More on the way: country singer Chely Wright is apparently coming out next week. She's working closely with Faith In America and the Interfaith Alliance. Mark your calendars, I guess.

Edited by Holy Moly!

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Holy Moly! wrote:

: Knapp's approach is more and more interesting to me--her impatience with people turning this "issue" into a debate about interpretation of scripture without attending to the human needs seems to be annoying some on both "sides," but it also seems to connect with a key element of contemporary evangelicalism--the emphasis on community and relationship-building over doctrine or theology.

Yes, she is certainly exposing one of evangelicalism's weaknesses, here.

The weakness, of course, is not that evangelicals care about "human needs", per se, but rather that perceived needs tend to override what the church teaches and has always taught about human nature.

Amy Grant already exposed one aspect of this weakness when she justified leaving her husband on the basis that "God made marriage for man, not man for marriage" -- which is, admittedly, a clever spin on what Jesus said about the Sabbath, but I'm not sure it's all that easy to put marriage and the Sabbath in the same category like that. And it certainly doesn't square with what Jesus himself said about marriage and divorce.

So now Knapp is exposing one other aspect of this weakness when she says she's going to let everyone else debate what people in her situation should do while she just does whatever she wants to do. She gives no indication at all that the discussion might inform her choices. Indeed, as far as I can recall, she doesn't even give any indication that she might be all that involved in the debate herself. It seems to be enough for her to say that other people are discussing the issue, so she doesn't have to.

I have a few more thoughts along these lines, but they'd be better suited for the other thread (which I haven't had a chance to catch up on for a few days now, sigh).


"Sympathy must precede belligerence. First I must understand the other, as it were, from the inside; then I can critique it from the outside. So many people skip right to the latter." -- Steven D. Greydanus
Now blogging at Patheos.com. I can also still be found at Facebook, Twitter and Flickr. See also my film journal.

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Great article, Joel, your google quip had me laughing out loud.

I think I disagree with this though:

The sad truth is that Jennifer Knapp’s music—which has, as far as I can tell, always been beautiful, honest, and heartfelt—suddenly matters less than it used to for a lot of people, because the orbit of ideological, political, theological, and moral issues spinning around her is starting to matter to them/us more.

I don't think this is a zero-sum equation. The music can matter more precisely because the political, theological, and moral issues matter more.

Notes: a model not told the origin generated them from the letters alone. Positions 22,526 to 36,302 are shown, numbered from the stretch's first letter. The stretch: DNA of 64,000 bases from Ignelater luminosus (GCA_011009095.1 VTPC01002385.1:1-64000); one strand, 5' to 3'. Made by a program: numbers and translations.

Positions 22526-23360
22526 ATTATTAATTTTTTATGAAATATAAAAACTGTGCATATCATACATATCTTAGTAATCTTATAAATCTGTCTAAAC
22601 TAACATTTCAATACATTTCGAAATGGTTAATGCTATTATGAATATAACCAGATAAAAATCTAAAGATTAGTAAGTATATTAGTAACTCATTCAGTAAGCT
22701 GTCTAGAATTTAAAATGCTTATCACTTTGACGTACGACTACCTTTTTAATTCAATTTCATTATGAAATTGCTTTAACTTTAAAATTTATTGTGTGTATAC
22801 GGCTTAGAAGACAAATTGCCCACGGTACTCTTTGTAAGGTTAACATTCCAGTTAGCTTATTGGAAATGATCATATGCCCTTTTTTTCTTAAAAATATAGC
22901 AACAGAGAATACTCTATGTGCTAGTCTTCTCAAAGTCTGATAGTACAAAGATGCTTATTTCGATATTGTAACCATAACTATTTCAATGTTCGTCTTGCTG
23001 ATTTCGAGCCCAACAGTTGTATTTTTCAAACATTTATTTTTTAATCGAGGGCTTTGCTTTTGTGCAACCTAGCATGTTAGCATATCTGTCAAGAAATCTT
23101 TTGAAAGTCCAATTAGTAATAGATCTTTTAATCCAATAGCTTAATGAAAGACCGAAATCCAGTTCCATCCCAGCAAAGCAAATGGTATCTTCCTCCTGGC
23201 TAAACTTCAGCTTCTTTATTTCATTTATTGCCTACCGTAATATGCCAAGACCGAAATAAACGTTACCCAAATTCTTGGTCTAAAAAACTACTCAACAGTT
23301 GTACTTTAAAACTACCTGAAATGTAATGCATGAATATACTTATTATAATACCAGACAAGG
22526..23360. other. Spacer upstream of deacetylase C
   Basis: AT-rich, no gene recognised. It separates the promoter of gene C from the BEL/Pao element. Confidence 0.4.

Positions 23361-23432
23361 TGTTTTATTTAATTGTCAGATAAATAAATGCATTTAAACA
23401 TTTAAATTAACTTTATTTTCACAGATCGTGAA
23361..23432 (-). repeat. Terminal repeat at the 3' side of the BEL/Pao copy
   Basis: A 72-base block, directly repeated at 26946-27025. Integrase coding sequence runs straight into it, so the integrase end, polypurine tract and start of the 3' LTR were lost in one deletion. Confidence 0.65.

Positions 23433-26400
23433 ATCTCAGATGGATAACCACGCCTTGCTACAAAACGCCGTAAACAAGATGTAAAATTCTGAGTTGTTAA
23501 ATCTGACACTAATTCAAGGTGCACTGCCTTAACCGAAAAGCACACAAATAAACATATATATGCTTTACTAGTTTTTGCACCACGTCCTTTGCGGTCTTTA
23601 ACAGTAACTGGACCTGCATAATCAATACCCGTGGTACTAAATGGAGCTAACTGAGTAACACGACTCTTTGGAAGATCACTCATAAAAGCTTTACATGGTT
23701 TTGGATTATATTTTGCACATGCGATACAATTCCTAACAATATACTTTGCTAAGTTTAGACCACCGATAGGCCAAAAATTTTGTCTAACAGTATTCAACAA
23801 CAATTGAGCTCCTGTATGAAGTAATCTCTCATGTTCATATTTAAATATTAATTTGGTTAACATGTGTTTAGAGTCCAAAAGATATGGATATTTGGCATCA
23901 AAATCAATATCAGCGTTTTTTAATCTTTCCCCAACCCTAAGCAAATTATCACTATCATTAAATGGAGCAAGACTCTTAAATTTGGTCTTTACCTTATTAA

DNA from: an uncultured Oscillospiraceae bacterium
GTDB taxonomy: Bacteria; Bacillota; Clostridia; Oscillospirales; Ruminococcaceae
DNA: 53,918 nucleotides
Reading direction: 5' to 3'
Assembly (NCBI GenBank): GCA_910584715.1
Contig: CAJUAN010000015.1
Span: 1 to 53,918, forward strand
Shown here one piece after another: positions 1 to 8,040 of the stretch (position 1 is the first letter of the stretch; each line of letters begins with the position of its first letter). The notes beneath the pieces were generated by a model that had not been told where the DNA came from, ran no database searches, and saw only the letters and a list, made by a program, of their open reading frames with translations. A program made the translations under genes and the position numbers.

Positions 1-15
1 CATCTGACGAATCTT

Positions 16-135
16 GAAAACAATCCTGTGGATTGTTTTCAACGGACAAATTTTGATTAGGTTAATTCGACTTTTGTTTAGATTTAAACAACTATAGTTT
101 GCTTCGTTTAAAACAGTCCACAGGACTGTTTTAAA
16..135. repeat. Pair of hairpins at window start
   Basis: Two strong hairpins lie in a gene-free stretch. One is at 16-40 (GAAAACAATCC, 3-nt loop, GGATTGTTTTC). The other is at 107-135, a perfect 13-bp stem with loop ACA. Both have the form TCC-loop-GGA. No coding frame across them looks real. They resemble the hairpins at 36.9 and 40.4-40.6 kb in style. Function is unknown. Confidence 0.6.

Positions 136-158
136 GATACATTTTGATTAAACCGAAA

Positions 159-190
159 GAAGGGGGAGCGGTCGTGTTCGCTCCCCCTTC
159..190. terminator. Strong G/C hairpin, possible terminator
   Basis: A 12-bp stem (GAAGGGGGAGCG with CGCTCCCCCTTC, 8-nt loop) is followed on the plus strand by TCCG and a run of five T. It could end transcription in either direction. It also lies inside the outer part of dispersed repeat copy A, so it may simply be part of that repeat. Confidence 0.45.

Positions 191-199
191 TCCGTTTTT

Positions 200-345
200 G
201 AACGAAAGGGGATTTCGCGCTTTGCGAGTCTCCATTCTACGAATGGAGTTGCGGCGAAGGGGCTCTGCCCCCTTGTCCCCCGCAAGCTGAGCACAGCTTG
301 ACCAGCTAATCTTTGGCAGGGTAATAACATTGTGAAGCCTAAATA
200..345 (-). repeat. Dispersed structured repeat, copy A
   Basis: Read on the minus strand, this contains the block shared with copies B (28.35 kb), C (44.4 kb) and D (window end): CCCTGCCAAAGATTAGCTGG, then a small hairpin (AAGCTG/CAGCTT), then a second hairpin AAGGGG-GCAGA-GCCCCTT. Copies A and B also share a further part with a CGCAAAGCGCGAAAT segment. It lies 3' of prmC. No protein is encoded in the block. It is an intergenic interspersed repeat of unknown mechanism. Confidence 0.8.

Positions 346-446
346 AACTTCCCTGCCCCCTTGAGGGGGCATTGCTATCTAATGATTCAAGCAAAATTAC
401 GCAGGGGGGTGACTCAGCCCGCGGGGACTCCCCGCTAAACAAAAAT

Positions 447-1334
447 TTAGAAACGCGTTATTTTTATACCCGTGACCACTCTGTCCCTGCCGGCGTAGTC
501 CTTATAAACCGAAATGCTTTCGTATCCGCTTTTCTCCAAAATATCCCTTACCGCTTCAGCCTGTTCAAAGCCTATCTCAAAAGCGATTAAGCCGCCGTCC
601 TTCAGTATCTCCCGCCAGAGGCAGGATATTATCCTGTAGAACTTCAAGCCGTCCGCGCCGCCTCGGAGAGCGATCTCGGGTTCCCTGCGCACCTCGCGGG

People often make this zero-sum mistake when evaluating political art or politicized art criticism, imagining that art can be this pure refined entity that could possibly be understood outside of its historical/social/political/ethical context. I want to contest the tendency to see these political, theological discussions as somehow polluting our appreciation/evaluation of the art.

I recognize that some of y'all come from a CCM/post-CCM background where engagement with the artistic quality used to take a backseat to ideological considerations and some of y'all have spent years trying to elevate that discussion in various media. So on one hand I see what you're reacting against. Certainly our affinity for a political/theological/moral cause should not blind us to artistic failure (witness the mid 90s Jimmy Somerville CD of awful gay-empowerment anthems i got out of a dollar bin this weekend, ugh), and certainly we can recognize the artistic triumphs of Wagner or Eminem alongside their ethical vacuity. I'm sure we all agree on that. And certainly art is particularly capable of moving us past pro and con "positions" on "issues" to a more engaged position of "witness".

But (like a good feminist-Frankfurt school disciple) I always want more talk of ideology, politics, theology to infuse our cultural thought-work.

...on the other hand Joel, maybe i see what you're saying when i get to Peter's post:

So now Knapp is exposing one other aspect of this weakness when she says she's going to let everyone else debate what people in her situation should do while she just does whatever she wants to do. She gives no indication at all that the discussion might inform her choices. Indeed, as far as I can recall, she doesn't even give any indication that she might be all that involved in the debate herself. It seems to be enough for her to say that other people are discussing the issue, so she doesn't have to.

Well, she certainly gives every indication in the content of her actual art to have given prayerful consideration to what factors are supposed to influence her choices. But indeed, it's true that she doesn't have to; she doesn't owe anyone any treatise or doctrinal statement, nor does N.T. Wright owe anyone an album of rousing emotional folk-pop.

Edited by Holy Moly!

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I think we do agree. I'm not saying it's good that the other stuff "matters more" -- it all matters -- just that it seems to, and not just to Christians -- to anybody who is writing about this. How many descriptions of what Jennifer Knapp's music sounds like have you seen since early April?

Edited by Joel

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How many descriptions of what Jennifer Knapp's music sounds like have you seen since early April?

That could simply be because the people that are talking about her already know what she sounds like. It'd be like if Tori Amos came out with a record and said she was a lesbian. Without the Christian questions, there's nothing there to talk about. It's still a Tori Amos record.


In an interstellar burst, I am back to save the Universe.

Filmsweep by Persona. 2013 Film Journal. IlPersona.

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How many descriptions of what Jennifer Knapp's music sounds like have you seen since early April?

That could simply be because the people that are talking about her already know what she sounds like. It'd be like if Tori Amos came out with a record and said she was a lesbian. Without the Christian questions, there's nothing there to talk about. It's still a Tori Amos record.

Maybe, but the headlines -- "Christian music star Jennifer Knapp says she is a lesbian" -- and the commentaries by most anybody commentating, seem a lot more interested in a cartoony paradox than in her music -- but really you're right; music isn't news. There will probably be more said when her record comes out in a few weeks.